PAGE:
Ponca City History
Download “A Visionary’s Promise” , a short story
on the founding of Ponca City here
Download the Ponca Townsite Charter
THE FOUNDING OF PONCA CITY
The following exerts are taken from "Chronicles of
The Founding of Ponca City, by Louis Seymour Barnes.
On March 3, 1893, Congress authorized the opening of the
Cherokee Outlet or Cherokee Strip as it has since come
to be called. It extended from the Arkansas River on the
east, two counties, wide, west along the north border of
Oklahoma and was the strip of territory that had been
reserved by the Government earlier in the century as a
pathway for the Cherokees from their lands in Eastern
Oklahoma to the western hunting grounds. On August 19,
1893, President Grover Cleveland issued a proclamation
that the land would be opened for settlement on
September 16, 1893, by run from both the north border
and the south border.
Burton Seymour Barnes, my father, had been in the furniture manufacturing business in Adrian, Michigan, but the depression of 1892 caused him to sell that business, and he was interested in finding a new venture. He read of the opening of the Cherokee Strip and in June 1893 went to Arkansas City to look over the new land. It was his idea to found a city. The more he thought of it, the more he became imbued with the idea. He bought a surrey and two fine black horses to drive over the Strip to find the best place to establish a city.
There was nothing at any of the railroad stops in the Strip except frame stations and small houses in which the railroad agents lived. Enid looked like a good location; but the Government owned the townsite, and Mr. Barnes did not think it would be profitable to start a city where the Government owned all the property. He drove east along a trail to Perry. There were no roads, no fences, and no bridges-merely trails winding between the railroad stops. Perry was also a Government town, and one of the Government Land Offices was located there. He did not think it would be possible to profit from real estate development at this Government city so he drove north along a trail and crossed creeks through the Otoe and Ponca Indian Reservations.
After leaving the Ponca Indian Reservation, the trail led to a spring at the present site of 13th Street and South Avenue in Ponca City. The trail went on from this point to the B & M Ford across the Arkansas River, which was located at the present site of the big bridge across the Arkansas River. Why it was named B & M Ford, I have never heard. The banks of the River were low and wide at this point, and this meant that since the water was shallow, it was easy to enter and cross the River. This Ford was used for about three years after the Strip opening, at which time the citizens of Ponca City raised a fund by contributions and built a wooden bridge at approximately the same site as the present bridge.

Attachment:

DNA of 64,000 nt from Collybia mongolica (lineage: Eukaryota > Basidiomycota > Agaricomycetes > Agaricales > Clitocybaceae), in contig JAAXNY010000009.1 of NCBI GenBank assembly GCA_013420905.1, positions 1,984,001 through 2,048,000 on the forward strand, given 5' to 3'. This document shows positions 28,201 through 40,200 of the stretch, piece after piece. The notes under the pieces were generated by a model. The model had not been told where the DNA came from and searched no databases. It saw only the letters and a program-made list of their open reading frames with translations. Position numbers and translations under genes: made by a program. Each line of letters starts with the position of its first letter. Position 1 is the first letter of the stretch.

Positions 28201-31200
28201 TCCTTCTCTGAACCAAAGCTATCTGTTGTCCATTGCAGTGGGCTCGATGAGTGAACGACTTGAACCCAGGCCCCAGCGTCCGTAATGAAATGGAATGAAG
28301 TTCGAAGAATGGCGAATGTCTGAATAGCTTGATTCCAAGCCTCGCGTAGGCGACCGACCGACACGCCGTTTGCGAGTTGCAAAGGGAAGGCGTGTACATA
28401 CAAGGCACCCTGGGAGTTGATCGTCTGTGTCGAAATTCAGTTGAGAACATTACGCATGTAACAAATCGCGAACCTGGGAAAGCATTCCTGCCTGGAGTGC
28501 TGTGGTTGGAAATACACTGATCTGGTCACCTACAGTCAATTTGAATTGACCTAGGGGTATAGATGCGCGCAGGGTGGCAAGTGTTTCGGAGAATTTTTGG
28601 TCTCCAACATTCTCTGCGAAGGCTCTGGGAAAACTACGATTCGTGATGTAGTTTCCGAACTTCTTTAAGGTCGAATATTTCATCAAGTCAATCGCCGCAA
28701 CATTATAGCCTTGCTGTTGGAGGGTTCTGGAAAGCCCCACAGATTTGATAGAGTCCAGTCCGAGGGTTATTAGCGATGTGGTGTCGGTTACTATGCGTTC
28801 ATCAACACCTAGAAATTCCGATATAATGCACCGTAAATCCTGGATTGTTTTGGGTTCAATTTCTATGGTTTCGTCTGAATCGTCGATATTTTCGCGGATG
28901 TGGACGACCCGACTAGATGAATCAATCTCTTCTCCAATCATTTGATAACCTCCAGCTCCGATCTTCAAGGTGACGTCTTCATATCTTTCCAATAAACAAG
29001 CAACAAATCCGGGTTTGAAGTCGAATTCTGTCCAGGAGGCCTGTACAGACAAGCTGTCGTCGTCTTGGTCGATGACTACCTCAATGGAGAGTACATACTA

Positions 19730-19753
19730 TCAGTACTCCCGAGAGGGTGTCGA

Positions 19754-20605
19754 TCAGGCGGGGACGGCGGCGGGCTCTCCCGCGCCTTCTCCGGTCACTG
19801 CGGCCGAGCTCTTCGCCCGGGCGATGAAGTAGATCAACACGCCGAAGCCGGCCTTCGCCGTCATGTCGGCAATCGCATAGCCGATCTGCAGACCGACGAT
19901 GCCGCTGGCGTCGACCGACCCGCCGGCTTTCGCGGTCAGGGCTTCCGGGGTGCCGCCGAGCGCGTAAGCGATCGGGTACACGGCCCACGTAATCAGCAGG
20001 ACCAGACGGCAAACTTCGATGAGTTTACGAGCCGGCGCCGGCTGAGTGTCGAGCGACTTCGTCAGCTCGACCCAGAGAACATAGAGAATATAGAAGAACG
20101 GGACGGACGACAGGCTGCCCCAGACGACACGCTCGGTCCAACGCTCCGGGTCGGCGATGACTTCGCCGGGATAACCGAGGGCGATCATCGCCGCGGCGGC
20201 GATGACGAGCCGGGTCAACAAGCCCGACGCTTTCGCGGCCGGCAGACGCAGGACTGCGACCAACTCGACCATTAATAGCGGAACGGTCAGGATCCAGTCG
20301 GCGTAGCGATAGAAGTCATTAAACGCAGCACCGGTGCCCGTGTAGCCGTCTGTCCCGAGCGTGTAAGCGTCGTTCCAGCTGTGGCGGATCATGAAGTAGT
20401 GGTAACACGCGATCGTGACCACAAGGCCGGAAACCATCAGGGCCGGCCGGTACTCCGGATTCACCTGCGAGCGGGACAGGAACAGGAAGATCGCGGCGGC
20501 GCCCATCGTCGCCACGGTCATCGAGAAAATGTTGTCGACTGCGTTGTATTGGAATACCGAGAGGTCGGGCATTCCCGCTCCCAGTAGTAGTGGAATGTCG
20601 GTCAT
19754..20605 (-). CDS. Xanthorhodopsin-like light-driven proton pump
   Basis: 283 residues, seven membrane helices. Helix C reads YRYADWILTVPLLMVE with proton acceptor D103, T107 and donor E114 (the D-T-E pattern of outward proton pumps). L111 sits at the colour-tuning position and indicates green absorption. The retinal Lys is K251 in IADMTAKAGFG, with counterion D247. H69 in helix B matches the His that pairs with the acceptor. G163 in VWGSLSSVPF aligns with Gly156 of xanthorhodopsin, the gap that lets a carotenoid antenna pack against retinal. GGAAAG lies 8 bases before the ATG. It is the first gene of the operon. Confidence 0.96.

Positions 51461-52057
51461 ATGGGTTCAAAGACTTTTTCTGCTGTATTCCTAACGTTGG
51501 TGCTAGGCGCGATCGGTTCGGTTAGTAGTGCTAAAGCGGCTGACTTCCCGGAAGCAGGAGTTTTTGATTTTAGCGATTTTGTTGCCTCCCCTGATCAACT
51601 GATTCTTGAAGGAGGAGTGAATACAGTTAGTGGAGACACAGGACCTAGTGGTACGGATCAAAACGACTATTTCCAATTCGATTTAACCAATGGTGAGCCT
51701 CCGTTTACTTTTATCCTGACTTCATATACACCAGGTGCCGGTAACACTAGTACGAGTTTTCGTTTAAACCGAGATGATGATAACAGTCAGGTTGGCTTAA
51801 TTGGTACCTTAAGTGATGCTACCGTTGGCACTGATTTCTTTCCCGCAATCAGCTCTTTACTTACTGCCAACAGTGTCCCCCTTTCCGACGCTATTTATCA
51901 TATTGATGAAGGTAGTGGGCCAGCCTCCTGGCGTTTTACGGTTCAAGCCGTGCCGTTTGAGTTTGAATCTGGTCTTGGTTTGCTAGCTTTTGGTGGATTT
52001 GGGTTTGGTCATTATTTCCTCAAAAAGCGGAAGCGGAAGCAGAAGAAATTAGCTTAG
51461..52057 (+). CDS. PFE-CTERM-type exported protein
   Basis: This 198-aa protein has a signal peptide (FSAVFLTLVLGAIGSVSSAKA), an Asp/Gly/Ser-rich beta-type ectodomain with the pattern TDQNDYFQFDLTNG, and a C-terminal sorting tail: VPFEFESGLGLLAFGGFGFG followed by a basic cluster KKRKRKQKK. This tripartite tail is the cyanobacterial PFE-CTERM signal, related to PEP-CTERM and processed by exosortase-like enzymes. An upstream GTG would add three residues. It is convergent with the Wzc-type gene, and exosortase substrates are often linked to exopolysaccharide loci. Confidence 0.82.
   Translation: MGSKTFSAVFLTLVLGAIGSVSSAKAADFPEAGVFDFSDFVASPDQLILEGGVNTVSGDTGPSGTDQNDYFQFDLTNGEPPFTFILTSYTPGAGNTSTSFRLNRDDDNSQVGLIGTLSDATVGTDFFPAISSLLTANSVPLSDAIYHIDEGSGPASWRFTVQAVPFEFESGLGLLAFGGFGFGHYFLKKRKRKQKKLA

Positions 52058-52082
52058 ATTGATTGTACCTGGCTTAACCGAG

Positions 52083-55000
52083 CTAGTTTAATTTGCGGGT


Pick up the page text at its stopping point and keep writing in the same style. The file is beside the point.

Mr. Barnes stopped at the spring, watered the horses, and filled his jug with the cool water and put the corncob stopper back into the jug. He was sipping a cup of the cool water when he saw a Santa Fe freight train go by less than a mile away. He exclaimed.
"This is the site for a new city. With such good water and a location on the Railroad near the River crossing, it is an ideal site for a city!"
In driving over the land between the spring and the railroad, he found it to be rolling but for the most part level. He was more than ever convinced that this was an ideal site for a new city. Passing along near the railroad, he came to Cross, a railroad stop one mile north. On making inquiry, he found that in drilling for water at Cross it was found to be reasonably good on the east side of the railroad, but on the west side, it was mostly" gyp" water. This fact led to him to believe that Cross could not grow into a large city and that the location a mile south was the ideal spot.